Heat transfer and solid sorption research are the two major verticals in which research has spread over in the Transport Phenomena Laboratory.
Heat transfer reserach aims at miniaturisation of the heat transferring devices such as heat exchangers. Cryo-compatible miniaturised heat exchangers offer challenges in terms of high efficiency, low axial heat conduction, reduced heat ingress and pressure drop penalty. Nevertheless, everything should ideally be achieved at the low cost of price. The first prototype unit has been built and tested.
The other wing of heat transfer research is associated with the use of metal foam as extended heat transfer surfaces or fins owing to their high heat transfer surface area density, open porosity, interconnectivity and ability of creating eddies. Our research aims at transforming the concept of metal foam based heat exchangers into reality. Metal foam has been found extremely effective as passive radiation coolers in space cryogenics (cooling accomplished by radiating heat to outer space). Both experimental and theoretical research is progressing simultaneously in this field.
Solid sorption research, the second vertical, is further growing in two directions. Cryosorption storage of gaseous hydrogen in carbonaceous materials is the area in which the research in the laboratory is currently limited to theoretical level.
The other aspectof sorption research is related to cooling. Active research of both theoretical and experimental nature is being pursued for couple of years. Aiming at an effective utilisation of large heat of desorption, the present research is focussed on overcoming the limitations typically linked to solid sorption processes. Usually, intermittency in solid sorption cooling is avoided with the use of multiple adsorbent beds triggering operational complexities. Development of continuous solid sorption cooling in a single adsorbent tube, with the rapid pressurisation and depressurisation, can substantially reduce this problem. Indian patent has been applied for the process.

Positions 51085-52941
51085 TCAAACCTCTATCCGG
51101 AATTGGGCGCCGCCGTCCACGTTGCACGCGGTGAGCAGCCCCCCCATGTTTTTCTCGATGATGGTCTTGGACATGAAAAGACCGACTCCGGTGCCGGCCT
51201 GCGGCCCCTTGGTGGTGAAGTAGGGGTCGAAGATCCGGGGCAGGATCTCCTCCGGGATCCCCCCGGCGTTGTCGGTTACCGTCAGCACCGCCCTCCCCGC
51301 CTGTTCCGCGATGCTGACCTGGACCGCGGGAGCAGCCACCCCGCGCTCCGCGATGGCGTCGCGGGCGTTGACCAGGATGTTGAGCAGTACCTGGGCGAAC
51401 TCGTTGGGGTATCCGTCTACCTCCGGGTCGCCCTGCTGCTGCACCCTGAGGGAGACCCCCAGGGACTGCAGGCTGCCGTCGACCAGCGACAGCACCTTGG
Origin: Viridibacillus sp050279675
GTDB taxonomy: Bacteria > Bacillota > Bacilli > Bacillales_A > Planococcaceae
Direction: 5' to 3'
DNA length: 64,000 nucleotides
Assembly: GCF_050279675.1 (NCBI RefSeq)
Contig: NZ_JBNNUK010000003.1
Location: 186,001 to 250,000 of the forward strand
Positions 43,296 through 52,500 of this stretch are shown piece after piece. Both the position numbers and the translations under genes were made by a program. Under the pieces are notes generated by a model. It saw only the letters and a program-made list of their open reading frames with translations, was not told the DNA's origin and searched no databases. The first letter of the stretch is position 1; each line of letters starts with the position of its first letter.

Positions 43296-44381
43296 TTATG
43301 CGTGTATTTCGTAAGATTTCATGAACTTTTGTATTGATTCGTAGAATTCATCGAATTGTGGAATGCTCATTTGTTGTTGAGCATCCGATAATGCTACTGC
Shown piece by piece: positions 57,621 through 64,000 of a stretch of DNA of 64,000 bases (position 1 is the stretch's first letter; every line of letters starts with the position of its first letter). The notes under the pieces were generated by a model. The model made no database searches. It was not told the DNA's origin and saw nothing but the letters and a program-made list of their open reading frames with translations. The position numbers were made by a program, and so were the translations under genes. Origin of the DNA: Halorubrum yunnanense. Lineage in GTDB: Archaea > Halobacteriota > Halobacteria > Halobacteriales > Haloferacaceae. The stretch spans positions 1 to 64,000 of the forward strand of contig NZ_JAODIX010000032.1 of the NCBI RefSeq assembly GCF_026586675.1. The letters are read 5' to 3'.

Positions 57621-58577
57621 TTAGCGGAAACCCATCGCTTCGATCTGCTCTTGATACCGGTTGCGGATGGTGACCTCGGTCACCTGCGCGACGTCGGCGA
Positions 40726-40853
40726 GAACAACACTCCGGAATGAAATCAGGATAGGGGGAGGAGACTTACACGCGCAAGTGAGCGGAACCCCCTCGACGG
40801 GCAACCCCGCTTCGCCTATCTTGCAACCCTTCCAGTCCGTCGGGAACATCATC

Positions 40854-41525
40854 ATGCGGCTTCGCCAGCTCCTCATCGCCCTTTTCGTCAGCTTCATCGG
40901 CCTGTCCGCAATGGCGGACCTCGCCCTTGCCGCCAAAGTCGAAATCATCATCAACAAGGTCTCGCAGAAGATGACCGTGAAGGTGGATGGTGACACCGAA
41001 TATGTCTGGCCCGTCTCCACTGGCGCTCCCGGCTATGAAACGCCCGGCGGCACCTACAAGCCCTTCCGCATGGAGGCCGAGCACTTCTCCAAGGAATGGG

Heat Transfer Correlation for High Porosity Open Cell Foam by Ghosh, I. Int. Journal of Heat and Mass Transfer 49 2889-2902 (2006)
Synthesis of Multistream Heat Exchangers by Thermally Linked Two-Stream Modules by Ghosh, I., Sarangi, S.K., Das, P.K. Int. Journal of Heat and Mass Transfer 53 1070-1078 (2010)
Cryosorption Storage of Gaseous Hydrogen for Vehicular Application A Conceptual Design by Ghosh, I., Naskar, S., Bandyopadhyay, S. S. Int. Journal of Hydrogen Energy 35 (1) 161-168 (2010)
New Technique for Generating Continuous Sorption Cooling in a Single Adsorbent Column by Koley S., Ghosh I. Applied Thermal Engineering 55 33-42 (2013)
Theoretical and Experimental Studies of Crossflow Minichannel Heat Exchanger Subjected to External Heat Ingress by Dixit, T., Ghosh, I. Applied Thermal Engineering 73 160-169 (2014)
On Scope of Improving Solid Sorption Cooling - Generating it Continuously in a Regenerative Single Adsorbent Column by Ghosh, I. Science and Technology for the Built Environment 21 275-279 (2015)
Review of Micro- and Mini-channel Heat Sinks and Heat Exchangers for Single Phase Fluids by Dixit, T., Ghosh, I. Renewable & Sustainable Energy Reviews 41 1298-1311 (2015)
Role of Desorption Route in a Novel Single-Column Continuous Solid Sorption Cooling Process by Koley, S., Ghosh, I. Applied Thermal Engineering 99 502-513 (2016)
An Experimental Study on Open Cell Metal Foam as Extended Heat Transfer Surface by Dixit, T., Ghosh, I. Experimental Thermal and Fluid Science 77 28-37 (2016)
Radiation Heat Transfer in High Porosity Open-cell Metal Foams for Cryogenic Applications by Dixit, T., Ghosh, I. Applied Thermal Engineering 102 942-951 (2016)
Development of a Cost Effective Left Ventricular Assist Device (LVAD) with Centrifugal Mechanical Circulator, Drive System and Associated Control (Proposal ID - 7781) MHRD
Tisha Milind Dixit
Area of Research: Compact extended surface heat transfer
Area of Research: Thermo-hydraulic studies of Mini/Microchanel
Area of Research: Fluid flow through metal foam
Soumya Ranjan Nayak
Area of Research: Cryogenic solid sorption cooling